Success Stories

I love reading success stories.  Even when I was a teenager searching for which direction my life might take, I sought out success stories: the meaning in other people’s lives, how they got to where they were at that moment in time.  In a previous blog, I had a collection of Etsy’s Quit Your Day Job stories, unfortunately they were lost when I neglected the blog too long.  With this new blog, I decided to recreate the topic and went on a search for stories to include along with my truncated stories from Etsy.

TED Talks – What Makes You Happy 
What I found in my new research is disheartening.  Many stories focus on how to break into a particular field, and while it’s possible to take the advice of a pet photographer and apply it to photographing children, the advice isn’t applicable to other ventures.  Taking dog training classes is irrelevant if you’re baking cupcakes or designing pillows.  I found suggestions that involve investors, mentors, attending seminars… Having been involved in the handmade community for 15 years, I know first hand that much of this advice is out of reach for most artisans and crafters who want to take the next step with their hobbies.  Taking a cross-country road trip for inspiration (yes, someone gave this as advice in their interview) is also out of the question.  As micro-business owners, we are B-U-S-Y.  We are juggling more hats than we can handle as it is, so there is no time in the schedule to go for a long drive, other than our drive to succeed with our dreams.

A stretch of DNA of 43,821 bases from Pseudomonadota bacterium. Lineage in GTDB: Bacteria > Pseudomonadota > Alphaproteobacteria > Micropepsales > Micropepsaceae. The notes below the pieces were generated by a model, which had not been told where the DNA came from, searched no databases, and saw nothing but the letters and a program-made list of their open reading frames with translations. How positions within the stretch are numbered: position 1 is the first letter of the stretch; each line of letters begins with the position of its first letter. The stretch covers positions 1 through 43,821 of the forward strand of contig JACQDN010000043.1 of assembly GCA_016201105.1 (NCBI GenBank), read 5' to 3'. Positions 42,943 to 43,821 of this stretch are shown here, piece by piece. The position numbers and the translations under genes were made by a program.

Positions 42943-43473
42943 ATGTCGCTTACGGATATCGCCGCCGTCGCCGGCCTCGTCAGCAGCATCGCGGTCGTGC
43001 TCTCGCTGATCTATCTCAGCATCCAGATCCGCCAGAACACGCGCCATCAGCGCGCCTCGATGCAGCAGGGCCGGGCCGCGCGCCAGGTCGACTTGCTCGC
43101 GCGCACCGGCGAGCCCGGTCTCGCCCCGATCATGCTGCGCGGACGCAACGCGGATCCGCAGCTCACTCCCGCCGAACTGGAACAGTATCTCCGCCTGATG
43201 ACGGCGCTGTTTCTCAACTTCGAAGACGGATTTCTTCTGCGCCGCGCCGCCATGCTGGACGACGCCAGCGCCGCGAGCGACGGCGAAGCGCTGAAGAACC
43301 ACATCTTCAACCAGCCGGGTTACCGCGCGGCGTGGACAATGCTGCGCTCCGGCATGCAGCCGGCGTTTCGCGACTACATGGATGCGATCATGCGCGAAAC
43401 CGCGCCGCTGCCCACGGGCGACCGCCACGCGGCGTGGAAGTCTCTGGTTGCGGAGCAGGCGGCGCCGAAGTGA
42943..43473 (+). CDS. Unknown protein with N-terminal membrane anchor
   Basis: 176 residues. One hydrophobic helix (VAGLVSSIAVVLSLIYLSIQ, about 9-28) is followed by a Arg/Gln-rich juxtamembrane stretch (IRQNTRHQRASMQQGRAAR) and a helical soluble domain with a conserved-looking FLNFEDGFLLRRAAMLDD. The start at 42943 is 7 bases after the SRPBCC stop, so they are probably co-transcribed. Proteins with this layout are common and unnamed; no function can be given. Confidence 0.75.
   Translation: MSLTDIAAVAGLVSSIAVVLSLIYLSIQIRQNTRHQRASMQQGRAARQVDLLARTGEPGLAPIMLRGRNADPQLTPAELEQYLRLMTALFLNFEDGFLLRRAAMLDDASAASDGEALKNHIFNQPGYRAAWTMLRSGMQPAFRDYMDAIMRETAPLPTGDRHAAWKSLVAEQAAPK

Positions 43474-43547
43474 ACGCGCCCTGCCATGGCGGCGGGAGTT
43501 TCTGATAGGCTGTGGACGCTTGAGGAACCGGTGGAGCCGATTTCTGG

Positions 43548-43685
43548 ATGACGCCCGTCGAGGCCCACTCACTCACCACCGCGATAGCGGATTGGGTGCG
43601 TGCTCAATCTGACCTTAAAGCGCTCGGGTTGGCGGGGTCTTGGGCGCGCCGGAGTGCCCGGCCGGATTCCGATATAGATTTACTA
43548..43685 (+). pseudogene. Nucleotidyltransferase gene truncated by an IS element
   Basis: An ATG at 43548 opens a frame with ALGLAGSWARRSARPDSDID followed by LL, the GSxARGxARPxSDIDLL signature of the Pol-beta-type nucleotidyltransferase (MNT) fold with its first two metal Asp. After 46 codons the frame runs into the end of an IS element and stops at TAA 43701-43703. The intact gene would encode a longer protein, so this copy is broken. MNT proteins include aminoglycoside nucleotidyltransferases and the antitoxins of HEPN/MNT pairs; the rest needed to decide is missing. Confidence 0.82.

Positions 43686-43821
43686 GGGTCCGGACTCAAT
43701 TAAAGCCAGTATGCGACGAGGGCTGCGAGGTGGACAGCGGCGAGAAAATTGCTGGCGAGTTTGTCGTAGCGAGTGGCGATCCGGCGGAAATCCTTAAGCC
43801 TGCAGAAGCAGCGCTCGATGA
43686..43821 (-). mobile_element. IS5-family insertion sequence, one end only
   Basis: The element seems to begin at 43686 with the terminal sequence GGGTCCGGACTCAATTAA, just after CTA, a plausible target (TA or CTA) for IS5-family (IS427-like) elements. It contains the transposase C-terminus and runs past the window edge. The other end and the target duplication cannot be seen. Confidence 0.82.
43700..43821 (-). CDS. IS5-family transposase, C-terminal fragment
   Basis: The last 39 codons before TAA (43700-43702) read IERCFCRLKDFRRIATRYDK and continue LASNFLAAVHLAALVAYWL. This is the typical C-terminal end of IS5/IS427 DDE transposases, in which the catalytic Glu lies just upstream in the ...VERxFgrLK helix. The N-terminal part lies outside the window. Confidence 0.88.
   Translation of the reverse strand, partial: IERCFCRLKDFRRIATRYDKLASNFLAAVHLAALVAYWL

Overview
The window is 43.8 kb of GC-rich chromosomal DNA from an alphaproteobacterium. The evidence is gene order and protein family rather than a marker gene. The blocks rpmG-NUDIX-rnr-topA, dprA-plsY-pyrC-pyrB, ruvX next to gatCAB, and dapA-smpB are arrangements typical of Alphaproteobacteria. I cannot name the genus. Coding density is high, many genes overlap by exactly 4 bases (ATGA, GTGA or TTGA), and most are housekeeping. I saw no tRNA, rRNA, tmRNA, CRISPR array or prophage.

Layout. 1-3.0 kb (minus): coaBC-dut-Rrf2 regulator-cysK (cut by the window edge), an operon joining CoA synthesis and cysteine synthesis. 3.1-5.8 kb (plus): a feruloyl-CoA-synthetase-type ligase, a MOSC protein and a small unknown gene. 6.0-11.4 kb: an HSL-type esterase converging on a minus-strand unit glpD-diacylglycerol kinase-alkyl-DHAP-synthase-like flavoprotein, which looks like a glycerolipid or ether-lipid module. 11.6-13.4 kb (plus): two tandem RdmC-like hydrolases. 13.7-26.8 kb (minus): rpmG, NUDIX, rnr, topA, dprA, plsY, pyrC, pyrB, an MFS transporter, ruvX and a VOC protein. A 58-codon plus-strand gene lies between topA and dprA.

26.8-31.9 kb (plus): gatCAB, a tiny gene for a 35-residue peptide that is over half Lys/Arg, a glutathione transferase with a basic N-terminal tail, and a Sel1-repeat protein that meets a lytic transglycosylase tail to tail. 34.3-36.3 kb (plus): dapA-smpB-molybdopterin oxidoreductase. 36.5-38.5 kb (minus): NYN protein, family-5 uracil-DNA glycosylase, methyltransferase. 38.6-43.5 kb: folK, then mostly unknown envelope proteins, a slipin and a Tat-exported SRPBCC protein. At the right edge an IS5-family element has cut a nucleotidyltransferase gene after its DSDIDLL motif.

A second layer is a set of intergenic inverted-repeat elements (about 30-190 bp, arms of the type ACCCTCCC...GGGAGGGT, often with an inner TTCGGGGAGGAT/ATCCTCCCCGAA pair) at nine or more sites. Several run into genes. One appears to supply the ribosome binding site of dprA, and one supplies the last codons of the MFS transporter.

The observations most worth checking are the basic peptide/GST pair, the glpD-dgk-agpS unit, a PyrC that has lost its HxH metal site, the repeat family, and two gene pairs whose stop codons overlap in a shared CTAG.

Here are some of the tips I collected that are relevant and applicable to many handmade businesses:
  • Research, learn, study…  All the information you need is free online, it just takes time to track it down.  When you’ve exhausted this resource, you still might want to take classes to continue growing (ie metal working, sewing)
  • When looking for inspiration, step out of your comfort zone and see what else is going on in the world.
  • Start now. Don’t wait for your dreams to come to you.  Whether you start small are take a giant leap of faith, just get started.
  • Ask for help when you need it.  If you now someone who can build a website, ask if they’ll give some tips.  Have a bookkeeper in your network?  Hit her up for some advice.  If you’d feel better paying for assistance but lack the funds, barter skills.  Not sure what to trade – ask if they need a babysitter or you could run a few errands for them.
  • Believe in yourself.  If you don’t, then who else will?
  • Use criticism to your advantage.  Sometimes another person’s opinion can help improve your technique or steer you in a direction you hadn’t thought about.

Advice I wouldn’t give:

  • Go all in.  This is doesn’t work for everyone, so don’t feel you have to go down this path.  Most “makers” would love to quit their day job and devote every moment of their day to creating, but in today’s economy, it can be foolish to take this chance.  Some things take time to learn, so taking things slow can be the right decision.
  • Chase every opportunity.  You could end up down a road paved in gold that you wouldn’t have found on your own, but chances are greater that you’ll end up wasting time and resources that would have been better spent if you had stayed focused.  Think long and hard before heading in a different direction.
  • Don’t be afraid to share your dreams with your loved ones.  Sometimes, it’s better to keep your crazy ideas to yourself than to have someone smash them to bits.  Be selective who you talk to and make sure they will be supportive and encouraging.  If the creator of the Pet Rock had told the wrong person what he was thinking…. (It actually started as a joke made to friends, but you get the idea.)

In the end, you’ll never know unless you try it so take a cleansing breath and jump in.